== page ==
The EU’s fiscal compact - the most boring suicide note in history?

Photo credit:   TPCOM

February 1, 2012 // By: James Meadway

There’s no other way to describe it. Strip away the eurojargon, and the EU’s fiscal compact is a despairing embrace of terminal decline. Austerity will now carry the force of law. Forget democracy, as Angela Merkel sternly warns, the European Court of Justice will now determine economic policies, and “Never will you be able to change them through a parliamentary majority.”

Southern Europe is being torn apart by the austerity programmes. There are simply no realistic prospects for recovery while the cuts are being applied. A fatal mechanism is at work: cuts reduce demand. Falling demand means firms selling less. Firms selling less means falling wages and rising unemployment, further reducing demand. This is the vicious circle Europe is locking itself into.

Elsewhere, FT columnist Wolfgang Munchau – no bleeding-heart Keynesian – has described the treaty as “quite mad”. He’s too generous: it is wholly lunatic, economic folly on a grand, continent-wide scale. Austerity is driving Europe into a state of permanent stagnation. The crisis was not provoked by public spending, but by the collapse of the banking system and persistent trade imbalances. And yet the whole argument, at least for Europe’s elites, is framed around the need for sharper and sharper spending cuts. The diagnosis is wrong, and the prescription actively dangerous. Voluntarily agreeing to it, as the 25 treaty signatories have, is suicidal.

The crisis, meanwhile, worsens. Eurozone unemployment hits a new high. Negotiations over the Greek debt write-down continue, as the country’s private-sector bondholders struggle to cling on to what little value might be left in their loans. The European Central Bank showing all the compassion and solidarity for which it is noted, has ruled itself out of any voluntary haircuts – insisting the full value of its loans to Greece are repaid. And after months spent perfecting their doormat impersonations, the German demands for direct oversight of Greek public spending have provoked even Athens’ supine political class into indignant squeaks.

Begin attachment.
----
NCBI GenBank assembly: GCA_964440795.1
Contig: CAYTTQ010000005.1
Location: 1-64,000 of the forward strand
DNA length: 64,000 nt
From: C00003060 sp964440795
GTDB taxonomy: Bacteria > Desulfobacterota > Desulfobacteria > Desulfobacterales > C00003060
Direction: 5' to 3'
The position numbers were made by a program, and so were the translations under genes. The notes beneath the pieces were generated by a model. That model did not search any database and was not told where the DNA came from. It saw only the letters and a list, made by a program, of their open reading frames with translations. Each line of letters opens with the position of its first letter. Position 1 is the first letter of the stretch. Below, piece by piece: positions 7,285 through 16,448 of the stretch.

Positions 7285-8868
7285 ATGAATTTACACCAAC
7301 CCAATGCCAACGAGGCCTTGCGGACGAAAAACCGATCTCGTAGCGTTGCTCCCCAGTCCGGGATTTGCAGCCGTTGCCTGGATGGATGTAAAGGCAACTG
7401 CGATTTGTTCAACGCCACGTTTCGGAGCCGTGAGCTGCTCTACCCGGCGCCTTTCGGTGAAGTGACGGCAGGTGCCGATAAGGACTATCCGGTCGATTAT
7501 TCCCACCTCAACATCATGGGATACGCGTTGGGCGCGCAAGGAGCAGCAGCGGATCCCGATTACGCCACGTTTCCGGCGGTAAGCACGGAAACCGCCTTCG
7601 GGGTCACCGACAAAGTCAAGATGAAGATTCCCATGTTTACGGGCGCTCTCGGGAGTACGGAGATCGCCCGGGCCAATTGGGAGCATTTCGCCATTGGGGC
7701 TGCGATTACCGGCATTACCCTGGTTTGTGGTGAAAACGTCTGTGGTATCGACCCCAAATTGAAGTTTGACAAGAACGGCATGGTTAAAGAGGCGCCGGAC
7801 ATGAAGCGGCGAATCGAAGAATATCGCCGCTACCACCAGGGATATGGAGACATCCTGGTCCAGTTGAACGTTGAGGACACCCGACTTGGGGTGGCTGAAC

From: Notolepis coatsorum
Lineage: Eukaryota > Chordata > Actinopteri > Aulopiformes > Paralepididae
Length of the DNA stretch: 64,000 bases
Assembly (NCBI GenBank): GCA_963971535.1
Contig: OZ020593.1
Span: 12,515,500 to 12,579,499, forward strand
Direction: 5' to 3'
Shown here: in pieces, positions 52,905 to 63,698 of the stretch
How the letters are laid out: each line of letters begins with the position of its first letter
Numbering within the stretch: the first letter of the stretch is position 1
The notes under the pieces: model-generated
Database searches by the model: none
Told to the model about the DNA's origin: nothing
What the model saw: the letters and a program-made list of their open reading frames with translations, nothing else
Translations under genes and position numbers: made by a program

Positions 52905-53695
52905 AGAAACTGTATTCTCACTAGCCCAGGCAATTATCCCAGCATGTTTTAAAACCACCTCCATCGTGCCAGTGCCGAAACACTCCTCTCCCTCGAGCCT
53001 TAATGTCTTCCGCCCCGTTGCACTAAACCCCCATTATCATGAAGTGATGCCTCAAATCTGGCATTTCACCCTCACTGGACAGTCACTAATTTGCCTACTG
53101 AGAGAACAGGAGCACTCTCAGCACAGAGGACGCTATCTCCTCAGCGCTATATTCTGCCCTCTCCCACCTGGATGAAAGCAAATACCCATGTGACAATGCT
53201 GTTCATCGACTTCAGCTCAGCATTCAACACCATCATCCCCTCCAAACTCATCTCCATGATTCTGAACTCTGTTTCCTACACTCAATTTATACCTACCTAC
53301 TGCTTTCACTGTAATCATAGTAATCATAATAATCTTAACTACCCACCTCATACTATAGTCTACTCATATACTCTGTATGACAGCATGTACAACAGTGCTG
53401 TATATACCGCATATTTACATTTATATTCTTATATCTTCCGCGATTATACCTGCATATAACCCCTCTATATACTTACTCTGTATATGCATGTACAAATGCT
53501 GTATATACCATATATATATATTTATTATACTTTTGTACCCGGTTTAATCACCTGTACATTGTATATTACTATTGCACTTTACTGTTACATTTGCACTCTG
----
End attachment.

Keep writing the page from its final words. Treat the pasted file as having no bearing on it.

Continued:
The august gathering in Brussels has no real prospect of acting against the crisis. It is too fissiparous, and compromised by its entanglement with finance and the failed project of the euro. It has fallen back on its own path of least resistance – pay the bankers, screw society. The necessary steps are too far beyond the EU leaders’ reach: a creditor-led, sovereign default for Greece and other indebted euro members; a halt to austerity; and the democratisation of financial systems, compelling banks to act in the public interest.

The deal is deadly poison. The question is how best to neutralise it. Yesterday Belgian workers were striking against cuts. Millions elsewhere across Europe have protested and demonstrated. It is from this that a movement against austerity can be formed.

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Macroeconomics

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